25. This is every mother’s worst nightmare. My heart began to race within the first few lines of your third paragraph.

    And then this line: “That I only could hear his voice screaming “Mommy” in fear…” Cut my heart open.

    If you demand concrit, the caps are unnecessary in this paragraph: “That this WAS.NOT.FAIR. and that MY.LITTLE.BOY.DIDN’T.DESERVE any of this.”

    Those words require no extra emphasis.

  26. Oh wow. This is a tough read! Very well done though. I can’t imagine writing it— getting into the head of someone in your main character’s situation must have been so very painful. No wonder you cried!

  27. Oh…this is so good. This one tore at my heart. It felt so real, though it is a piece of fiction. A mother’s worst nightmare to lose her child, and you captured those feelings so well with your words. You brought me to the place where she was. I was devastated with her. I could feel too how she had to be tough for her boy. As a mother, if I were in her position, my thought would be the same.

    On a different note, I was left trying to figure out what happened to her son – why was there rope tied around his neck? Why was he praying for her? It’s nagging at me, even now. Is that to be revealed for another time?

    You are such a good storyteller. I can’t wait to read more fiction from you!

  28. I’m so glad you continued this storyline, Natalie. I remember the first story very well.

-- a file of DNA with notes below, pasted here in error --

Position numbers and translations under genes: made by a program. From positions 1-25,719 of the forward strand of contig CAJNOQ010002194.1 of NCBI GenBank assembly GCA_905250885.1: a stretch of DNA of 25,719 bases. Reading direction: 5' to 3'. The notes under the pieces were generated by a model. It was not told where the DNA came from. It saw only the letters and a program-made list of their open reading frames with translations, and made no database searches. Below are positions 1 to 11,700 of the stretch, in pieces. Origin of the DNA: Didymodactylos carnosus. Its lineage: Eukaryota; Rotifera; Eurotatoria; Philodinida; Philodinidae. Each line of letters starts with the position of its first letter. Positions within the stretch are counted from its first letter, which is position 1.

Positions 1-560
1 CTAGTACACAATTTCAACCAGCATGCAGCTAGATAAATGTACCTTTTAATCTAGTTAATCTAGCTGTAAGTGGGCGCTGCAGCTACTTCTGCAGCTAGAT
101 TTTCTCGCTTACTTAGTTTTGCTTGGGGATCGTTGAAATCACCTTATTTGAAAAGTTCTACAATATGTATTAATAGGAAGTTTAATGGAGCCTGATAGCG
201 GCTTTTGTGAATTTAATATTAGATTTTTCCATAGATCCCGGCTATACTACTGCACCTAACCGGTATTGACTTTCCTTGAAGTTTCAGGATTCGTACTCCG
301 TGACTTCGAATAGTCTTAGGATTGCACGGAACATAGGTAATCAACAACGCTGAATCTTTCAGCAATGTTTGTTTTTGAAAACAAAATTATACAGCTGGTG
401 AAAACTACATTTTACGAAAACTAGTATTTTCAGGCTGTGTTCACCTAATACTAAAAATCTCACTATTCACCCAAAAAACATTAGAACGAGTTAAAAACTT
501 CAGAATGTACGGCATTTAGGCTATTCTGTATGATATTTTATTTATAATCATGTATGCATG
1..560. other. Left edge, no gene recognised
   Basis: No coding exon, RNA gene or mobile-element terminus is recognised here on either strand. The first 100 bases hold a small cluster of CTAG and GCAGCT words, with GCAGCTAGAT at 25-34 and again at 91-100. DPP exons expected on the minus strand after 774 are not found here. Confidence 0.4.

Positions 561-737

This is all so painful. Of course after the last story there was the hope she would find him. To find out what happened…there are no words.

    One tiny thing: “I still looked for him everywhere I went, even though I know he wouldn’t be there” – should be “knew” because you need to keep everything past tense.

  29. I am so glad this was fiction! I agree with the previous comment about putting “This is fiction…” at the top!

    You used the word “That…” to begin a series of phrases, but it was inconsistent. They seem to all refer back to “How could I make people understand that…” but it is disjointed.

    I haven’t read the previous post yet, but this gave me chills. It is really difficult to write about something this terrible, and you did a great job!

  30. My little daughter was the victim of sexual assault. You have described the pain and anguish of walking into the courtroom and experiencing seeing the perpetrator and knowing that whatever the outcome was, I was going to walk away unsatisfied. My baby’s innocence was stolen. She suffers daily. My husband and I suffer daily along with her. The depression, the cutting to feel something, anything. The helplessness of it all. Your last paragraph hit it home. That you cried when you wrote this, that I cried when I read it is all you need to know that it was true to the heart. And I am so glad it is your fiction.

  31. Stunning stunning stunning, i was in tears was not aware of the fact that it was fiction. beautifully written. i could feel what that mother was feeling.

  32. Coolwhipmom says:

    This post was painful to read and extrememly powerful. You are an amazing writer, Nat. I bow down to you.

  33. This hits too close to home.

    I feel her pain.

    A wonderfully written follow up.